Analogue Creatures 10″
It has been a little more than 40 years since Brian Eno released his golden-ratio-obsessed avant-pop masterpiece Another Green World, and from that time till now, its influence has only grown. All contemporary electronic music is indebted to his work in that period, and on Analogue Creatures, the new aptly named 10” from drone-duo Immersion, the same Eno-inspried synthesizer/guitar combination resurfaces, this time in the form of five discrete and somewhat interesting marbles of sound.
On opener “Always The Sea,” a softly strummed guitar makes delayed intrusions on a warm, gliding drone. You can almost hear the orange and blue clashing at each other as the track climbs to the peak of its mountain of sound before admiring the view and promptly descending down the other side.
“Shapeshifters” offers another delayed guitar loop, this time with more bite. When the drums come tinkering in, a delicate soundscape reminiscent of Roy Montgomery’s Allegory of Hearing is conjured up. The flanger-effect guitar froths while the bedrock-drone hums like a caged animal.
“Organic Cities,” which could’ve been a Megaman theme song, follows the swelling pattern of the opening track, this time with steely guitar and floating drones.
“Mechanical Creatures” swims in a lake of syrupy synthesizers. The high-register spurts of sound careen and plunge like seabirds above a throbbing bassline melody. This piece evokes the same feeling one gets from staring at an early-period Renoir; each synth sample smudges at its neighbour’s edges, resisting clear definition and favouring dynamism over detail (though, paradoxically, it is exactly this overload of detail which creates the smeared illusion).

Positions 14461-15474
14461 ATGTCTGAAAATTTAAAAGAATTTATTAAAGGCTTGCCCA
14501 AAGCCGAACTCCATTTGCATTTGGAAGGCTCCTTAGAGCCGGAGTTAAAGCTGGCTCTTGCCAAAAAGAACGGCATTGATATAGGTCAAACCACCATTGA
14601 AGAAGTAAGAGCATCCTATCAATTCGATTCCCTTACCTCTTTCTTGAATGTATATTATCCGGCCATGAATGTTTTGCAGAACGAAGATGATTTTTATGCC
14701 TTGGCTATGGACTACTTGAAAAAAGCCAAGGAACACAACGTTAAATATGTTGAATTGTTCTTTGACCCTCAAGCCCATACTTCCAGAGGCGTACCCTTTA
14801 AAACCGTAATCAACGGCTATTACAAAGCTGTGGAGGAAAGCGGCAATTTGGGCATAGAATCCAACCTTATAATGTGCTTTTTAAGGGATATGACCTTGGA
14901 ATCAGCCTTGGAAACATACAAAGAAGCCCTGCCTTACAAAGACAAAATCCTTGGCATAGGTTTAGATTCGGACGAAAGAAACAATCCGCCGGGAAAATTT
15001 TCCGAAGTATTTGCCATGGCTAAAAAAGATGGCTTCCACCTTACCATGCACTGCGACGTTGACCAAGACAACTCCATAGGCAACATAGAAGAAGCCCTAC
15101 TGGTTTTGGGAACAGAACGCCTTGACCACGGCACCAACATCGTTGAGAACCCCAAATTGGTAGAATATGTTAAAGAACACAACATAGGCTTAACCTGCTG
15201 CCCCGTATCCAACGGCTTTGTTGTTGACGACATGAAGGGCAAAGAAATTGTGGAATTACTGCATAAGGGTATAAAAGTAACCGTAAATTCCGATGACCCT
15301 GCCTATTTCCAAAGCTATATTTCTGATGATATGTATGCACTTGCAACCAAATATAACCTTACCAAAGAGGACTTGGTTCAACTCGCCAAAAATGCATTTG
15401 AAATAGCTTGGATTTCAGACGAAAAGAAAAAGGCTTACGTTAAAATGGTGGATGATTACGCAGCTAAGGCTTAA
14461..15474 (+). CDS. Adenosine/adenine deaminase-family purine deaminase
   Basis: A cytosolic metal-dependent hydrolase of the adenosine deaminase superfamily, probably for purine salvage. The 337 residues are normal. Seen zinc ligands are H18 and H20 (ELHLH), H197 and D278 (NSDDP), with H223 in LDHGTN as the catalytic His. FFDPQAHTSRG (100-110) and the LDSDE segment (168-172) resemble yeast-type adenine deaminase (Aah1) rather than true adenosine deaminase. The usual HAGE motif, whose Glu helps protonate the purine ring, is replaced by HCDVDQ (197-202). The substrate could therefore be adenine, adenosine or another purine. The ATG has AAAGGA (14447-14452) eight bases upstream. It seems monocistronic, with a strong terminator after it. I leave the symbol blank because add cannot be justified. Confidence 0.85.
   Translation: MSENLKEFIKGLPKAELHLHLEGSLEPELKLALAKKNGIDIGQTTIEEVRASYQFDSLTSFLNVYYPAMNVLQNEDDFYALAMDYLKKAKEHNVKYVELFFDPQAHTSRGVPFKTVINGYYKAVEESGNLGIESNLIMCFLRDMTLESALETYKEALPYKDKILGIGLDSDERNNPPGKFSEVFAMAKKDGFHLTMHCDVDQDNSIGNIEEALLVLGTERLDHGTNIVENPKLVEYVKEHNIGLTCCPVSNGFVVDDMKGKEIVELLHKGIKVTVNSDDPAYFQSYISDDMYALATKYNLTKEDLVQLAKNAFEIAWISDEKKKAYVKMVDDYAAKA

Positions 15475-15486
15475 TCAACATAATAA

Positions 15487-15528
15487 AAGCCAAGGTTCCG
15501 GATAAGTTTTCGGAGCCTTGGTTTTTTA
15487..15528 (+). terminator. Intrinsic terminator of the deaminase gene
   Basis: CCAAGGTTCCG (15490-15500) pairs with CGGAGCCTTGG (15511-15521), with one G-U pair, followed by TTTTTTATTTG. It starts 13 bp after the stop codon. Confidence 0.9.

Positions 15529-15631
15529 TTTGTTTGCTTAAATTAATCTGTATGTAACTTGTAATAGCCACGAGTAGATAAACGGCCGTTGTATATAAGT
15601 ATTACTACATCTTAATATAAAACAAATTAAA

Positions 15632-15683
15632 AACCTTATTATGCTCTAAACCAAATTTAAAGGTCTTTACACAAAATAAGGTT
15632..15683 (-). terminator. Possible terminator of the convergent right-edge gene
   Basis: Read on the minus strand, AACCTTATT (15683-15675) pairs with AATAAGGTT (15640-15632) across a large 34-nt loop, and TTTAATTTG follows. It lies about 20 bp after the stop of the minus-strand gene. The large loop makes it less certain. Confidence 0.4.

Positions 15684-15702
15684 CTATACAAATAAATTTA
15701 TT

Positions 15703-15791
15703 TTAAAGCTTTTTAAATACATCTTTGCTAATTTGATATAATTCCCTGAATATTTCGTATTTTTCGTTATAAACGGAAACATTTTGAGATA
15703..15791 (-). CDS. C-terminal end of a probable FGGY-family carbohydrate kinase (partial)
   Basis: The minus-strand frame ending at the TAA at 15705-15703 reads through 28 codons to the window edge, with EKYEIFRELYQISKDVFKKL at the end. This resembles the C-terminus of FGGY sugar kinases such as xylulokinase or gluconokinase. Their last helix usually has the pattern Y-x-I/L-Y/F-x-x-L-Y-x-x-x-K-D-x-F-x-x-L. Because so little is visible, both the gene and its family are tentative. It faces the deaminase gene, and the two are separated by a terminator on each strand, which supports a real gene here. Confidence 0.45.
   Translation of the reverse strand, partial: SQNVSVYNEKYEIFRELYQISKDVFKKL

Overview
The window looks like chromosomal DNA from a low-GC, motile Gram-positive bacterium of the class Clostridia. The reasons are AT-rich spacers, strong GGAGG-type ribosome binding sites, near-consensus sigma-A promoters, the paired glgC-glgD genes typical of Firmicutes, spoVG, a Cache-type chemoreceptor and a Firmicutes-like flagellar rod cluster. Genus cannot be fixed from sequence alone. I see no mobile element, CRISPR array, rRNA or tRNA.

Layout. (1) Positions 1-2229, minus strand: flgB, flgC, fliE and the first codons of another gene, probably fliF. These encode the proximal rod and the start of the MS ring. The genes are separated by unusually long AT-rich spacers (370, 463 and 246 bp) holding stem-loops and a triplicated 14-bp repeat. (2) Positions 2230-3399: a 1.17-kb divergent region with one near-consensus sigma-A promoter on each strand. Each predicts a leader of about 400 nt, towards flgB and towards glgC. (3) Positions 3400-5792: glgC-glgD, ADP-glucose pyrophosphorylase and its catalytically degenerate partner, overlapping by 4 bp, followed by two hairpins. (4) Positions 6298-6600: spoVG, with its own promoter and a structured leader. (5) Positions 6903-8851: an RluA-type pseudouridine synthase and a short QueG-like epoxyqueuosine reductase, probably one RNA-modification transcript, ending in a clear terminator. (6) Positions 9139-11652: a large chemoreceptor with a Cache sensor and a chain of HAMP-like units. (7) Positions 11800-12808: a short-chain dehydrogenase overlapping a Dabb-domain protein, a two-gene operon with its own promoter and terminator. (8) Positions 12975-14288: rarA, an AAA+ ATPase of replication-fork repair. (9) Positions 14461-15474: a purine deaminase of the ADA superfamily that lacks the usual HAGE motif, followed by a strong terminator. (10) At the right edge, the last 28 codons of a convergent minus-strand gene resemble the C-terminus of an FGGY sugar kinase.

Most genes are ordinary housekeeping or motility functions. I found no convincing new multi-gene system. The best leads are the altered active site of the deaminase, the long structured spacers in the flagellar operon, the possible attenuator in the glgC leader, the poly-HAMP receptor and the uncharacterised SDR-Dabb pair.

“Slow Light” is a very angular piece, though the overlay of pedal effects mimics Christian Fennesz’s more shoegaze-y work. The final 10 seconds feature a delicious fade-out that perhaps should have been prolonged.
Analogue Creatures differs from Eno’s Another Green World in both concept and biography. This is not a challenging or inventive work – it differs very little from the krautrock-electronics that Kraftwerk introduced with their self-titled 1970 debut – but I don’t think that was the goal Immersion members Malka Spigel and Colin Newman had in mind. Analogue Creatures lacks the experimental excitement of Immersion’s 1999 double-LP Low Impact, but if taken as an homage to organic formalism, it provides a wonderful dose of nostalgia.
SPILL ALBUM REVIEW: IMMERSION – ANALOGUE CREATURES 10”